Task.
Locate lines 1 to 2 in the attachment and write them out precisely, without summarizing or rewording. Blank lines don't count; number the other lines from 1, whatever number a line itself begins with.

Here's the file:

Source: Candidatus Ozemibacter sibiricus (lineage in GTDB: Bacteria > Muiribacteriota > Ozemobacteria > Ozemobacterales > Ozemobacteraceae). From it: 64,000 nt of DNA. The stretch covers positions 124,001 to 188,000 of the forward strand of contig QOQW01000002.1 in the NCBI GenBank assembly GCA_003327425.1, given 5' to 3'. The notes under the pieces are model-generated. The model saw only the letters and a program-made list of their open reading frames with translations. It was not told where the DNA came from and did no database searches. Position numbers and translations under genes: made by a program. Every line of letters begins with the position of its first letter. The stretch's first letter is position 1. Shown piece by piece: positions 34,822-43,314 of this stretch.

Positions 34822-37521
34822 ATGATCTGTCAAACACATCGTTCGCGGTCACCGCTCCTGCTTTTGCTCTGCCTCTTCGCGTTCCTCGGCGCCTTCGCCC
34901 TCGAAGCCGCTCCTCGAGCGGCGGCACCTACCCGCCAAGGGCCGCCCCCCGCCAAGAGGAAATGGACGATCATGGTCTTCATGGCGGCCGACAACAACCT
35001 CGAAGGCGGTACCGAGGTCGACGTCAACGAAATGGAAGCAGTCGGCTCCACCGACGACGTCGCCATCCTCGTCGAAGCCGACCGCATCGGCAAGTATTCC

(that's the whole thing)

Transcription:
Source: Candidatus Ozemibacter sibiricus (lineage in GTDB: Bacteria > Muiribacteriota > Ozemobacteria > Ozemobacterales > Ozemobacteraceae). From it: 64,000 nt of DNA. The stretch covers positions 124,001 to 188,000 of the forward strand of contig QOQW01000002.1 in the NCBI GenBank assembly GCA_003327425.1, given 5' to 3'. The notes under the pieces are model-generated. The model saw only the letters and a program-made list of their open reading frames with translations. It was not told where the DNA came from and did no database searches. Position numbers and translations under genes: made by a program. Every line of letters begins with the position of its first letter. The stretch's first letter is position 1. Shown piece by piece: positions 34,822-43,314 of this stretch.

Positions 34822-37521